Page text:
With news in the past week that GM, Ford and Chrysler, the big three, would be seeking part of the financial industry bailout to stay afloat, one has to wonder what exactly is going on right now in this economy. This economy that was built on the foundation of “life’s tough, so what?” This economy that manifests itself in profits and losses, every man, woman and child for themselves, take what you can get and give nothing back. When did we let ourselves get to the point of having companies that were “too big” to fail?
I know there are many out there who feel the auto industry deserves to be saved; we can’t afford to lose all those workers, those workers can’t afford to lose their salary and allowing the big three to go under will devastate the economy.
All valid arguments, but I would like to add something to the debate. The auto industry is insoluble. I’m sure if you’ve been watching the news or reading a newspaper you’ve heard that argument. I would like to outline here the five reasons the auto industry in the United States cannot be saved.
1. In a global economy, let others do it better. Adam Smith would be rolling over in his grave if he heard about the auto industry in America. Capitalism is all about the most efficient producer producing (i.e. absolute advantage). Let’s be honest here, Japan makes a darn good car. And they can do it for relatively cheaper than here because they don’t have to pay union wages or benefits. This does not mean, however, that they cheat their employees or deny them a fair wage; for one thing, Japanese wages don’t have to include healthcare costs.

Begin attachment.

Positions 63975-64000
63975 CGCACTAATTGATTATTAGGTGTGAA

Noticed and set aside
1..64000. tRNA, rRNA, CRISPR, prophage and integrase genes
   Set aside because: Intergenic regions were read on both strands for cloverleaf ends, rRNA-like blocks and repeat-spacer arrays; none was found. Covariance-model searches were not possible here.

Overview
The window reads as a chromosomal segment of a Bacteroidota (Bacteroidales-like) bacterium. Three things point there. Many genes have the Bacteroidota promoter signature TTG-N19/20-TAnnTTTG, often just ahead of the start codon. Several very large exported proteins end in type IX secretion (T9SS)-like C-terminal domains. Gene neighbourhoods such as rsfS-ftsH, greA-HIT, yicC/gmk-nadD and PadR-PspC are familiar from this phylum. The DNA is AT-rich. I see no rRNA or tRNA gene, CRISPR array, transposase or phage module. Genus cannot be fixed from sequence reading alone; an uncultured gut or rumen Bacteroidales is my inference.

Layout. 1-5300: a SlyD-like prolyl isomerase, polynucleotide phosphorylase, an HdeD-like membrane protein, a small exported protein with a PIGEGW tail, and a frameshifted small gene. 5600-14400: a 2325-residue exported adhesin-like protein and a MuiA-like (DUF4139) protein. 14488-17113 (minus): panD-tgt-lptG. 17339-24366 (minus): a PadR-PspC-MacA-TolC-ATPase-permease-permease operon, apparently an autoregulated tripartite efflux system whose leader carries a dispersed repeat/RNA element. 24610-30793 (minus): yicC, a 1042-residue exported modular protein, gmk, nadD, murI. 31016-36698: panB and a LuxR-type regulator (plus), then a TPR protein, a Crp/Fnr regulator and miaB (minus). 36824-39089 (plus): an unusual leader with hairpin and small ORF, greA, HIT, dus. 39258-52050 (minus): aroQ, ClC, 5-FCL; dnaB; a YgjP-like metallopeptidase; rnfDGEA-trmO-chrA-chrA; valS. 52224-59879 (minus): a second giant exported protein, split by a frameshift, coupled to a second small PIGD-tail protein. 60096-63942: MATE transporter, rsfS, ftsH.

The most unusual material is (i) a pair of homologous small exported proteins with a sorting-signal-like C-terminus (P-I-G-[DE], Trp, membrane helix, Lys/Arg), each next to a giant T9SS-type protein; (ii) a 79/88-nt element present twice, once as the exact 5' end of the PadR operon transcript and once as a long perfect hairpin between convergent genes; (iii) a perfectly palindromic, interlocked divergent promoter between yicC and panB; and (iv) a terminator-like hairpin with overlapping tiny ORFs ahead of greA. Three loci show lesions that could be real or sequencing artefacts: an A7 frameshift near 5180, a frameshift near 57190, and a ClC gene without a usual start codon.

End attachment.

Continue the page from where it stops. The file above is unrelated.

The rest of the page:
2. U.S. auto makers make bad cars. Gas guzzlers, poor designs, unreliable. The last few models to come through the big three have been better, but you can’t make up for years of poor manufacturing. People have a much longer memory when it comes to bad products. This is the U.S. auto industry reaping what they’ve sowed.
3. Pension costs add $2500 per car. I can buy a car cheaper than that! OK, maybe not, but still, you get the idea. Pension systems are terrible and not built for long term use. Any normal business would see that IRA and private accounts are clearly the way to go, and make the transition. The big three wasn’t able to do that.
4. GM has 7,000 dealers compared to Toyota’s 1,500. This goes hand in hand with my second point: not only do domestic auto makers make bad cars, they make them in all varieties. Toyota’s small numbers of large dealers make them better equipped to advertise, market, and sell their product. Why doesn’t GM simply close some of these stores? Many of them are protected by state laws, making them very expensive to close.
5. Ford burned through $7.7 billion in cash in the third quarter. Does anyone think another $25 billion is going to make any difference?